A Clever CAFE Board


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While at a recent Daily 5 and CAFE conference in Los Angeles, Sheila Adair, a returning conference attendee, shared her beautiful first-grade CAFE board. We were struck by how purposefully she had incorporated what she knew about brain research, which was reflected in the use of color, placement, and even the way the strategies were written.

Sheila talked about wanting to use her CAFE board in the most purposeful way possible with her students. She drew on brain research and brain patterning work by Art Costa and Susan Kovalik. The brain is a "pattern detector" and consequently responds positively to color coding as it attempts to make sense of new information and categorize it for the future.

Sheila created her CAFE Menu by giving each goal (Comprehension, Accuracy, Fluency, and Expand Vocabulary) its own distinct color. She continued the color coding by having students write each strategy in the corresponding color (with a smelly marker, no less).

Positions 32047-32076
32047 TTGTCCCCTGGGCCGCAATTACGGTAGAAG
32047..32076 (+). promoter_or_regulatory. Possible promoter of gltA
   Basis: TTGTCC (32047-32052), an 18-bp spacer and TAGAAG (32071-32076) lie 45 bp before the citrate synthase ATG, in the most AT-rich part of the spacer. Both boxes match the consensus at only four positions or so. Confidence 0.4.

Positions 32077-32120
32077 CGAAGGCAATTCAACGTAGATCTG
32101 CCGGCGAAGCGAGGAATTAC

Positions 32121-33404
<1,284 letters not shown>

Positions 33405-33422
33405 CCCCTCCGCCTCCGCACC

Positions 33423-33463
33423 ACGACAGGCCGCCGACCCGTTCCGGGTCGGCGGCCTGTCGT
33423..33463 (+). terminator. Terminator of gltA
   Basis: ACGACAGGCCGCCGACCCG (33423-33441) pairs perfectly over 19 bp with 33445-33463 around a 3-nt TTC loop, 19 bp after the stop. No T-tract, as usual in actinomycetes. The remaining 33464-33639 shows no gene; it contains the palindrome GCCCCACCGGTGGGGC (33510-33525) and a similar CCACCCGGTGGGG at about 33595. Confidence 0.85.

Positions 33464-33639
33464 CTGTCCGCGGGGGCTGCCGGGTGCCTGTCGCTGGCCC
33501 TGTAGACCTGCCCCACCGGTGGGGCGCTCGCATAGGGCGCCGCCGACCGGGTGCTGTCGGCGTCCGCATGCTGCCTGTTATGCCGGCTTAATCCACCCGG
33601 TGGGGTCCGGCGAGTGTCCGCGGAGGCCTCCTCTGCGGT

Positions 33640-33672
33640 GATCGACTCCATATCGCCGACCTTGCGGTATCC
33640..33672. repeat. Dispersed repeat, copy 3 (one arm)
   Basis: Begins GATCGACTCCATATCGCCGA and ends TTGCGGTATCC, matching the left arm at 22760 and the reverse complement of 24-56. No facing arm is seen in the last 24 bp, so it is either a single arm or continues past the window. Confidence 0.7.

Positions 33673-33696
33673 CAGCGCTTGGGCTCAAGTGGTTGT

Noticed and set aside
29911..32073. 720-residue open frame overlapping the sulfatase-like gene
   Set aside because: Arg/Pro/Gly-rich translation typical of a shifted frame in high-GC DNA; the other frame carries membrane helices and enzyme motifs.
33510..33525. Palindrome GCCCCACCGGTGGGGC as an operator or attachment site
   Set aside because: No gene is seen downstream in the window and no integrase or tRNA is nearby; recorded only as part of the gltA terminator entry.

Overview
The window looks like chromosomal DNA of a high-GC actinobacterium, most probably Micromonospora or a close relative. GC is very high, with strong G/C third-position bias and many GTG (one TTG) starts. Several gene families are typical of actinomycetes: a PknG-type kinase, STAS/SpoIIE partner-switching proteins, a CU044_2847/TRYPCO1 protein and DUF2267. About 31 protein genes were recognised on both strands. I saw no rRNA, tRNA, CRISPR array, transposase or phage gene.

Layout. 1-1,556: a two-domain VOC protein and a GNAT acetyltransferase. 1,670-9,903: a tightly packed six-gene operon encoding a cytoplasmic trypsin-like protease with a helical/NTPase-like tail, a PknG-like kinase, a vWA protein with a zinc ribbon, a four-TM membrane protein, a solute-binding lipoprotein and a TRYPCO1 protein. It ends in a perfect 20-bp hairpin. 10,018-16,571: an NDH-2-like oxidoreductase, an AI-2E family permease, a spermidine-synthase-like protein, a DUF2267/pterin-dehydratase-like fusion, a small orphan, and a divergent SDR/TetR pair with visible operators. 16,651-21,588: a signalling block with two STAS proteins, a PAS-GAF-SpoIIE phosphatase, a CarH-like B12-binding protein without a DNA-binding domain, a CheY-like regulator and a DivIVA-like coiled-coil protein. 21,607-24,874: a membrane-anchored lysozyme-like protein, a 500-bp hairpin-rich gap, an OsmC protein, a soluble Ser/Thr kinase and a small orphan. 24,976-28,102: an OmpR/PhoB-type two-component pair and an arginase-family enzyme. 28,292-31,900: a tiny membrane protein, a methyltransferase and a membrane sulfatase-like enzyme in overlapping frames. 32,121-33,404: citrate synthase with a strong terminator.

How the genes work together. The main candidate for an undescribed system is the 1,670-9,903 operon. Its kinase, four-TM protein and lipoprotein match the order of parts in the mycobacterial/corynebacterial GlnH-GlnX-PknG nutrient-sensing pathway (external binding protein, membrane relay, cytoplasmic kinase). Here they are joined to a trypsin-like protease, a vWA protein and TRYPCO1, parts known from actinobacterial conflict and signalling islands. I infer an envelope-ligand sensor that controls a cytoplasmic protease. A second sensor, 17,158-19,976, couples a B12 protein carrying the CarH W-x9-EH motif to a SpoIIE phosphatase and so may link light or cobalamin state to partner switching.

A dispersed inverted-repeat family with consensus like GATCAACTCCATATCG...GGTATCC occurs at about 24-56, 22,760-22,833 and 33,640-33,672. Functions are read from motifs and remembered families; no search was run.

Sheila initially thought the lack of bulletin board space in her classroom, which required her to place the CAFE Menu on cupboard doors and low to the ground, was going to be problematic. Instead she found that by having it closer to the level of her students and providing pre-placed paper clips makes it easy for kids to attach written strategies and take them off again. Students bring a strategy card to small-group or one-on-one conferences, or Sheila holds one up during whole-group instruction and learning. Sheila noted that it makes the CAFE board more interactive and translates into more meaningful learning for her first graders.

Another interesting thing is that the whole school uses the same colors for their CAFE Menus, so as children go from class to class, the consistency creates powerful anchors to this important learning.

Sheila shared this:

"My CAFE board is quickly becoming the most important anchor and springboard in my classroom for the most meaningful learning of my students. They love it and I love it because it makes sense and isn't just another 'bulletin board' taking up space in my room.” 

Thanks, Sheila!





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